Industry observers are nodding in agreement at a scathing internal memo that calls for a major reorganization of Yahoo at a time when many say the web portal has lost its edge and trails competitors large and small alike.
Yahoo must stop spreading a thin layer of "peanut butter" across myriad opportunities and instead focus on key areas, improve upper-management accountability and reorganize, including an up to 20 percent headcount reduction, wrote Brad Garlinghouse, Yahoo's senior vice president of communications and communities.
"The basic idea is very much on the mark and I'd expect Yahoo would try to respond and become more focused," says financial analyst Clayton Moran, a senior vice president at Stanford Group Company. However, he cautions that sharpening its focus will not be easy, given the portal's current structure.
The confidential memo, which The Wall Street Journal obtained and posted on its Web site, says Yahoo lacks "a focused, cohesive vision" that has made it "reactive" and eager to be "everything to everyone." By reactive, Garlinghouse may have been referring to how Yahoo has seen nimble startups like MySpace, later acquired by News Corp., and YouTube, recently snapped up by Google, become leaders in areas like social networking and online video sharing. Meanwhile, Yahoo continues to trail Google in Internet search.
"We agree with the memo's point that Yahoo needs to be more focused and differentiate itself and build a brand in certain categories, as opposed to being one portal for all categories," Moran says, adding that Yahoo should identify the next hot Internet trend and build a leadership position in it.
For Gartner analyst Allen Weiner, Yahoo has become a victim of its own success. By nailing the all-in-one Web portal model in the 1990s, it became the dominant player in that market, but now it must adapt to the changing landscape. "Yahoo is by no means out of the game but the time is now to execute on a more tightly focused vision. That's what's missing. Garlinghouse is right in saying there are way too many people doing way too many things," Weiner says.
The Wall Street Journal reported that Garlinghouse wrote the memo in October and circulated it among Yahoo's top executive brass. In response, Chief Operating Officer Dan Rosensweig appointed Garlinghouse to head a committee to study the memo's issues, the newspaper reported.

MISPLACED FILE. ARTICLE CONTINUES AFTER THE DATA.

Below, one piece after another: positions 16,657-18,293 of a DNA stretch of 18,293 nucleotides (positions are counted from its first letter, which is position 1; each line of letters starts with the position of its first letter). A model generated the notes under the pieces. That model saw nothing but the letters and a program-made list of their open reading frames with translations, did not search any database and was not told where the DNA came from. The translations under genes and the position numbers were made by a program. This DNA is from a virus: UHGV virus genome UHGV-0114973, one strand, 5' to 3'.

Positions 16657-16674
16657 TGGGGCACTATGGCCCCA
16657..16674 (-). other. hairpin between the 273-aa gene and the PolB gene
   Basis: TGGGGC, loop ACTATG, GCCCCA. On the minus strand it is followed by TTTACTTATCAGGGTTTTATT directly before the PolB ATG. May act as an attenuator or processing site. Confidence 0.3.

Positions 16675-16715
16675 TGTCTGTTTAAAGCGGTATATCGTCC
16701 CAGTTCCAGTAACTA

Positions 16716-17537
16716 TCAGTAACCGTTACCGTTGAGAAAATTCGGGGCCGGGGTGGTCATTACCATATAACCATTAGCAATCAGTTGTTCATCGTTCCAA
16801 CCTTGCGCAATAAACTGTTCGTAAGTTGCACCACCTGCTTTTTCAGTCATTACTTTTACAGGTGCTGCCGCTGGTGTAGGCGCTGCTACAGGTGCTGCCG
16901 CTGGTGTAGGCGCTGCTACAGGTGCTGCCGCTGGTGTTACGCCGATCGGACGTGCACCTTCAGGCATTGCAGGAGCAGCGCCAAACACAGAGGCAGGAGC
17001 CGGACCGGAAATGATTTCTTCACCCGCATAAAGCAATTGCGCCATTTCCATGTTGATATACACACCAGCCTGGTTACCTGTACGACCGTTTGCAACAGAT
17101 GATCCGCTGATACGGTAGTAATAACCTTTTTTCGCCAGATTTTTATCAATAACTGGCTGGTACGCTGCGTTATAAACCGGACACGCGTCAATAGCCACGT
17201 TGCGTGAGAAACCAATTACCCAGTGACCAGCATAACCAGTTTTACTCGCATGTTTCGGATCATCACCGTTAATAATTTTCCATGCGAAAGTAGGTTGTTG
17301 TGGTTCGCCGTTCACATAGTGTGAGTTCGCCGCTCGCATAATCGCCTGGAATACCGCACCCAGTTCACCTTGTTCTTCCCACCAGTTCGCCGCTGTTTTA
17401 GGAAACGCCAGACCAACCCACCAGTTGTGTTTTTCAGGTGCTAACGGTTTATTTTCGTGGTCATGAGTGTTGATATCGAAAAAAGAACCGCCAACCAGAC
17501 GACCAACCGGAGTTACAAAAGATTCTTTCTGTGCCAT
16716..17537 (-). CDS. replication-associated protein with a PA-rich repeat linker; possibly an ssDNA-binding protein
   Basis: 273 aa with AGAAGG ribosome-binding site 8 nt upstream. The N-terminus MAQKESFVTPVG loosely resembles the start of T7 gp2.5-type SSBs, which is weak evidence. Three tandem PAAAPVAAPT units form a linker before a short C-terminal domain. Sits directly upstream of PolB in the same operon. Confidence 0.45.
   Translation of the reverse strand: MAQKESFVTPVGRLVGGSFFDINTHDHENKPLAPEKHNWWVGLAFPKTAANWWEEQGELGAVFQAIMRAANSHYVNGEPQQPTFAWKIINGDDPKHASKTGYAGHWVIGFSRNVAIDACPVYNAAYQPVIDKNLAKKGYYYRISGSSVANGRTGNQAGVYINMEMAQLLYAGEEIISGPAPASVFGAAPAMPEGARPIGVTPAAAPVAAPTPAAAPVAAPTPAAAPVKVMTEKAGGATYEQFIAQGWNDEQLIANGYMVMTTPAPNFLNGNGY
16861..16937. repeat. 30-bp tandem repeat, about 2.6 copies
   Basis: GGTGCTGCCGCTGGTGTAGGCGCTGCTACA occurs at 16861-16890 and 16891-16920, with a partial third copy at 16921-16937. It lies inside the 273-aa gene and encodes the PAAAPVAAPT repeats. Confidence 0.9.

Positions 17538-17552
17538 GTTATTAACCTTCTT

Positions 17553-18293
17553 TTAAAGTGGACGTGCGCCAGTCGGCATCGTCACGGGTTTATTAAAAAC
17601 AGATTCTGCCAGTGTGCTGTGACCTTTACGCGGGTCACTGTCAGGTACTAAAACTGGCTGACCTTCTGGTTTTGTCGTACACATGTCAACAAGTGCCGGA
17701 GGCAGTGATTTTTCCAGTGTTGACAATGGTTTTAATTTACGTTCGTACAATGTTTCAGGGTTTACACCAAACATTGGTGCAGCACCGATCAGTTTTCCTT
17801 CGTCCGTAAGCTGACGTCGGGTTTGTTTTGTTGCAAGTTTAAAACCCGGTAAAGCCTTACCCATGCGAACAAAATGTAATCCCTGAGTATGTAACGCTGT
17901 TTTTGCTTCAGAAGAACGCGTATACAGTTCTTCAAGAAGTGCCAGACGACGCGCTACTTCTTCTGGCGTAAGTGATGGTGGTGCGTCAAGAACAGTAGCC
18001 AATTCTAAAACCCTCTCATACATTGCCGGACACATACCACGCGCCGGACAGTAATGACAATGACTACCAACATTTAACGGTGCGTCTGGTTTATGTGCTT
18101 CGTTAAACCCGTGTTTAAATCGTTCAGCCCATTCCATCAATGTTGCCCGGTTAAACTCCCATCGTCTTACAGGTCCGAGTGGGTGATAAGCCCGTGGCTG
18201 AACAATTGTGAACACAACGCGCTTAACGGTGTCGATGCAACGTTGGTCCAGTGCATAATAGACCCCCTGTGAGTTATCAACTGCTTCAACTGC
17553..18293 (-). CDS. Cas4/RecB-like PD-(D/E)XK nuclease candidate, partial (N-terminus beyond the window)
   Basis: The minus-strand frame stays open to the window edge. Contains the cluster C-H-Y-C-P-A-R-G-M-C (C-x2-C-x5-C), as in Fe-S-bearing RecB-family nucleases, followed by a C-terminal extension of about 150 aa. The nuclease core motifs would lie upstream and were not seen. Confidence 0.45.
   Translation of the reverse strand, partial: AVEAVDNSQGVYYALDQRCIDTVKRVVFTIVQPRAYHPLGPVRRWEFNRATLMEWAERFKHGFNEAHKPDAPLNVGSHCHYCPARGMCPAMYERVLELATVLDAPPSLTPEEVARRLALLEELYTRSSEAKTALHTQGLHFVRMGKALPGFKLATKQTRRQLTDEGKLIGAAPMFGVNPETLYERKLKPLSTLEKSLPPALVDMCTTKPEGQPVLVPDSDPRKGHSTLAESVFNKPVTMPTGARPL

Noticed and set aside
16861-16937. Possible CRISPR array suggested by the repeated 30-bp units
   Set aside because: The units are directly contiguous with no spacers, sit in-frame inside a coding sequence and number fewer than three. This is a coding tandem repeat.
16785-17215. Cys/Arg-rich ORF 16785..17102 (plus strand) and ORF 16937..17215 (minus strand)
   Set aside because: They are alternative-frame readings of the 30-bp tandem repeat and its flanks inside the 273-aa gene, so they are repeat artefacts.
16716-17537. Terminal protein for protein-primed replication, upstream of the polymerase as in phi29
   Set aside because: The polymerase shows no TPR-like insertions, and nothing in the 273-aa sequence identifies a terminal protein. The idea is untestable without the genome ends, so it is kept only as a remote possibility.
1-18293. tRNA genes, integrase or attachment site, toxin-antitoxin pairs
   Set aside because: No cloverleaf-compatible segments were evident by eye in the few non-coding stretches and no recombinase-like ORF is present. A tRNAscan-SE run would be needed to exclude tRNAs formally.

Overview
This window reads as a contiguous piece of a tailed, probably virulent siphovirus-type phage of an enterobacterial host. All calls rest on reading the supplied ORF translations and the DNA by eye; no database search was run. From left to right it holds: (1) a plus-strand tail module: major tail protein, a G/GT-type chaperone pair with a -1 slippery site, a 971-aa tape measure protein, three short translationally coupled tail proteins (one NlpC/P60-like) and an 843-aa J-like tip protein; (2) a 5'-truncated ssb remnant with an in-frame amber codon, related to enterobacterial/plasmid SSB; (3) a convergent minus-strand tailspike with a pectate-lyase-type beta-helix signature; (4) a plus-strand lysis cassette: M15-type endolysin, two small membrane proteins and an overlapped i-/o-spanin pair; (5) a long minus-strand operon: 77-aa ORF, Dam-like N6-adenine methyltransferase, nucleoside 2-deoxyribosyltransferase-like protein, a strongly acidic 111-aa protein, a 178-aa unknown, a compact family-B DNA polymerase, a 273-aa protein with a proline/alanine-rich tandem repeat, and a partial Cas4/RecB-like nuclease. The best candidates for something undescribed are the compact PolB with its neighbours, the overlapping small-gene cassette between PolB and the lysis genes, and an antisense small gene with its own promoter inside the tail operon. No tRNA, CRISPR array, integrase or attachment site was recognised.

Yahoo remains the world's most popular Web site, with 480.6 million unique visitors in October, according to comScore Networks, but it has disappointed Wall Street with its financial performance in recent quarters.
It has been seen as proactive in acquiring social media startups like the photo sharing site Flickr and the social bookmarking pioneer del.icio.us, two companies Garlinghouse uses as examples of overlapping services that Yahoo should consider consolidating. In addition to Flickr, the company has a similar service called Yahoo Photos, while Yahoo's MyWeb is identical in focus to del.icio.us.
"We need to get the discussion going; change is needed and it is needed soon. We can be a stronger and faster company," Garlinghouse wrote.
Asked for comment about the memo, a Yahoo spokeswoman provided a prepared statement via e-mail that says that during Yahoo's most recent earnings conference call, Chief Executive Officer Terry Semel said that the company is narrowing its focus on boosting search and graphical ad sales and on prioritizing social media, video and mobile.
"We're moving forward aggressively on these priorities," she wrote. "The memo itself highlights that we have an open, collaborative culture and a senior management team that is intensely committed to helping Yahoo fulfill its potential as an Internet leader."